The Sea Keeper, by Antony Owen

I am not a silent poet

The clocks tick like Fukushima sushi
inside our bodies swirl Isotope bracelets
they penetrate fish armour and yes, we shall fall with oceans.

I know a man who saw the flower of his bones at Christmas Isle
he saw gamma ray purples lash his bones
by Easter he vomited himself into a coma.

You cannot shock people these days in the skim-read tragedies
A genocide slithers off the liquid screen and
We slide into Kylie Jenner’s meltdown over followers.

I keep having this dream of Aylan Kurdi swimming
his arms are getting heavy and the sea is gentle
the slow roll of tide resembles a garland of lilies.

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100 Olive Trees, by Maggie Harris

I am not a silent poet

They burnt the olive trees down to the ground;
aged trees that had fed and succoured generations
had bowed their branches to offer fruit, oil, shade from the sun.
Their roots ran deep into the earth – silent witnesses
to those who had toiled, tilled and planted;
spoke in tongues of comforting syllables, settled in the rocks,
travelled from place to place seeking a home.
Their stories are atomised in the ash now, crumbed as millennial dust
broken as morning dreams, dispersed as races.
Who realises the bitter irony of proverbs –
one does not bite the hand that feeds you
or the image of the olive branch as a symbol of peace?
No-one is listening now, not even the wind
whose only purpose it seems, is to fan fires
or at best, offer a cooling breeze.

Maggie Harris is a Guyanese writer living in the UK. Her latest collection…

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Monkey Dust, by Jonathan Jones

I am not a silent poet

People who take the drug often believe that they are being chased and attack those around them. Steven Rust, a paramedic, said it was difficult to treat the patients. “There is no regular pattern of behaviour and there is a psychosis of being paranoid, mixed in with all that and superhuman strength in some cases, and they have no fear of doing anything,” he said. There was a comment from a colleague who said he drove through Stoke-on-Trent a couple of nights ago and it was like a scene from the Night of the Living Dead . . . One homeless addict said that 90 per cent of the people she knew “were on the dust”.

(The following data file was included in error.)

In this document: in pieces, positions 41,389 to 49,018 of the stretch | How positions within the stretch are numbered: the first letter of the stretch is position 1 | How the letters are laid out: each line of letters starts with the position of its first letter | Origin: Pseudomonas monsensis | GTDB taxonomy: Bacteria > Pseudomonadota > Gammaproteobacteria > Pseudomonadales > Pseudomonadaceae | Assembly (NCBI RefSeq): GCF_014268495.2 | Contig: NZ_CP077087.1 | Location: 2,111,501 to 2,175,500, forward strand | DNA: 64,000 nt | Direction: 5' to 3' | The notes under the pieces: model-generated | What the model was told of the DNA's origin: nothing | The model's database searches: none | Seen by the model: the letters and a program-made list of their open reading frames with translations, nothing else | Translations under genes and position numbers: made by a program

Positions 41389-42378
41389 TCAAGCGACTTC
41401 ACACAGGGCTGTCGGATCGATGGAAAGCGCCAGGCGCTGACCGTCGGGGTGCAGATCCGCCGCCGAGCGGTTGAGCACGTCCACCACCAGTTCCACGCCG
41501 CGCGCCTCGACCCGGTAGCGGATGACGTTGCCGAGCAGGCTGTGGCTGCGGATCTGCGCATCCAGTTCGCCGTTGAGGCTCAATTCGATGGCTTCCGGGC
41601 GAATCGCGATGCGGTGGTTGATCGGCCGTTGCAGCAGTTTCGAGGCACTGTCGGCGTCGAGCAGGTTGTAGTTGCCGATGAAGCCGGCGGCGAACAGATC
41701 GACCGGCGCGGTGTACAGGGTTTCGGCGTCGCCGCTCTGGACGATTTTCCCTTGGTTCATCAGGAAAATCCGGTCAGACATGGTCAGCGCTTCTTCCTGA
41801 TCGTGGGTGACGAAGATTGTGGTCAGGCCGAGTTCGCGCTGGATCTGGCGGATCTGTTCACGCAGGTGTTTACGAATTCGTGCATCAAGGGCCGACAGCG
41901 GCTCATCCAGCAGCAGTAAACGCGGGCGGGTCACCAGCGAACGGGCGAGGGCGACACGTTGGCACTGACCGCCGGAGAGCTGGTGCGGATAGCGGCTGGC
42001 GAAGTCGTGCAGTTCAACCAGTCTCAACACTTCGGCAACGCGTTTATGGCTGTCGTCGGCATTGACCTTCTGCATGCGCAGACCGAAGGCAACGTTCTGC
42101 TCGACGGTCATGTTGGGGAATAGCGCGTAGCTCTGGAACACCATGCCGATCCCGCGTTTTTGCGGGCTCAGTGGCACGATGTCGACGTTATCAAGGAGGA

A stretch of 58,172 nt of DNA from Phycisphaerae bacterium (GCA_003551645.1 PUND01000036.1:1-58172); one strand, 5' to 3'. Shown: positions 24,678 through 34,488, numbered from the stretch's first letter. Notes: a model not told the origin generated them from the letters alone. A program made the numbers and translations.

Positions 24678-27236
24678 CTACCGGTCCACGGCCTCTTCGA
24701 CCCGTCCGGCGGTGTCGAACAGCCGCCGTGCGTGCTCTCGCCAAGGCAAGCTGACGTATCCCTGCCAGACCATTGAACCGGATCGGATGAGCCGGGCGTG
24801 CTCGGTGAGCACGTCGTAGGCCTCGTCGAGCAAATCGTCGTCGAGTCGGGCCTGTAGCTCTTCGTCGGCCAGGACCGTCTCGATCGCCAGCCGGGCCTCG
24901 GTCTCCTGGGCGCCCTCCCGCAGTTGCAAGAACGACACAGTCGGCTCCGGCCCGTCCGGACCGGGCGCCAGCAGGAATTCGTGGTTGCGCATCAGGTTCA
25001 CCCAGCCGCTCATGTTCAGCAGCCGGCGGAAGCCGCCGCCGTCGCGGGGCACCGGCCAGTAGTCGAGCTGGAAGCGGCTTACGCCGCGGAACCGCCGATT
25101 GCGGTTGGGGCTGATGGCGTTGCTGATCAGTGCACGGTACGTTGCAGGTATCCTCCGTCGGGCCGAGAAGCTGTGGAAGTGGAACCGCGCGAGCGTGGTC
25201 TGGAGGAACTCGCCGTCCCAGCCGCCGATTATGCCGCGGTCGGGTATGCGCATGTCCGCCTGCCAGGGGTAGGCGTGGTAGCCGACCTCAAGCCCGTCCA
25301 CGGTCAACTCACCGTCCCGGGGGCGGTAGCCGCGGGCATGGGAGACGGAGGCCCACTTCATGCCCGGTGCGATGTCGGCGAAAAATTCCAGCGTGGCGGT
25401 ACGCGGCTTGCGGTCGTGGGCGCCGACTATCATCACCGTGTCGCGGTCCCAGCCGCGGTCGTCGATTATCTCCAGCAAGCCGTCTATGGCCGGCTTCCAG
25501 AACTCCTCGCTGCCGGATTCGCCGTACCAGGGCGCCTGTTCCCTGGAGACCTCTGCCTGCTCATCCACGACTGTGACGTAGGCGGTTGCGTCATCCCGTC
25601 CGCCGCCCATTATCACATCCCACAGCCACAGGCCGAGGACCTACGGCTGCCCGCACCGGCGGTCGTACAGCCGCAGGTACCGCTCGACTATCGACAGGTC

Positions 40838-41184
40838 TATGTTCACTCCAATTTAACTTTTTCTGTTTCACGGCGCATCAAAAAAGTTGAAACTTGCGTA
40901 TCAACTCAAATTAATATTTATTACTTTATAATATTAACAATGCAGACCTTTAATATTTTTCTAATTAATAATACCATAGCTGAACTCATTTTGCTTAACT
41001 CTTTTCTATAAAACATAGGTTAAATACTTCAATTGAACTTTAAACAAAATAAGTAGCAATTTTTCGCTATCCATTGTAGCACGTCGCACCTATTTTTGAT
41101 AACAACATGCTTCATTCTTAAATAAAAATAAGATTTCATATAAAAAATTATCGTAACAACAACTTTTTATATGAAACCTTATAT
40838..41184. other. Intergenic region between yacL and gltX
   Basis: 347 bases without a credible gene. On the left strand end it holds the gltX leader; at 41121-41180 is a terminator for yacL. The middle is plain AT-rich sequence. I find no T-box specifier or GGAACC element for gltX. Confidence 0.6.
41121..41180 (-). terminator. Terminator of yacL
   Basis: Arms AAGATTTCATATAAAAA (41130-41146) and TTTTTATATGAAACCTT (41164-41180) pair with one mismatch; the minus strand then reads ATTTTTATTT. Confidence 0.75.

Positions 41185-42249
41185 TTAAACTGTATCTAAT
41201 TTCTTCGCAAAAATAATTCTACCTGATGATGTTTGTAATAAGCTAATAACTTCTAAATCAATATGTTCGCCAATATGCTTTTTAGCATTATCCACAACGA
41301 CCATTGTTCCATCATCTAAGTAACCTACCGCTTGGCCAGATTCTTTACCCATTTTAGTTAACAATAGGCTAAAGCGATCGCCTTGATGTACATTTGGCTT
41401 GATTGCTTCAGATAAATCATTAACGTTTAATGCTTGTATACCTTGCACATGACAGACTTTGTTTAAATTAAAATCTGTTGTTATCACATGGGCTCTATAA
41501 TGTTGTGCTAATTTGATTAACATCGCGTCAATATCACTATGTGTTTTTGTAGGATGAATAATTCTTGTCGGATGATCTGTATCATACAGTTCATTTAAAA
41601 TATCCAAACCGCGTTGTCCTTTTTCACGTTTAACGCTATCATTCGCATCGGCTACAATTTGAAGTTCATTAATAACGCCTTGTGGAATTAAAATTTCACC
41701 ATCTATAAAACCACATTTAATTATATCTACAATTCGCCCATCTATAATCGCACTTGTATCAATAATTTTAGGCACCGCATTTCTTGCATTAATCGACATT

The Times, August 11th 2018

It does you no good to plead for your life.
The very heart of England; you understand.
Left for dead. No jobs, no pubs quoting Philip Larkin.

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Mrs May, by Kathy Gee

I am not a silent poet

Her voice hits my ear
like falling on a bruise:
an instant’s recognition
followed by a throb,
an agony of disbelief.

It’s time to switch
to active, to transmit
the cries of women,
children without gardens,
men asleep in doorways.

Time to state
the limits reached,
to say thus far, no further


Kathy Gee lives in the UK. Her career is in heritage and leadership coaching. Widely published online and on paper, her poetry collection was published in 2016 – She wrote the spoken word elements for a contemporary choral piece – Another pamphlet, Checkout, is due out in 2019.

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A Cold Soil Waiting by Reuben Woolley

My thanks to Proletarian Poetry.

Proletarian Poetry

headlineImage.adapt.1460.high.Syrian_deaths_092915.1443561481518There are so many deaths in Syria that the United Nations stopped counting in 2014 because it could no longer rely on its own data. According to the pro-opposition Syrian Network for Human Rights, 222,114 civilians had been killed between March 2011 and September 2018

I drew a sad child because my brother died. When I am sad I draw.” (11 year old girl, internally displaced in Iraq)

There have been an estimated 85,000 child deaths in Yemen over the past three years due to famine. ‘For children under the age of five this situation is proving a death sentence’ (Bhanu Bhatnagar, Save the Children) 

Child casualties for 2017 in Afghanistan stood at 3,179 (861 killed and 2,318 injured) – a 10% drop from 2016.

We cannot sleep day and night due to the frightening sounds of firing,’ an 11-year-old girl told…

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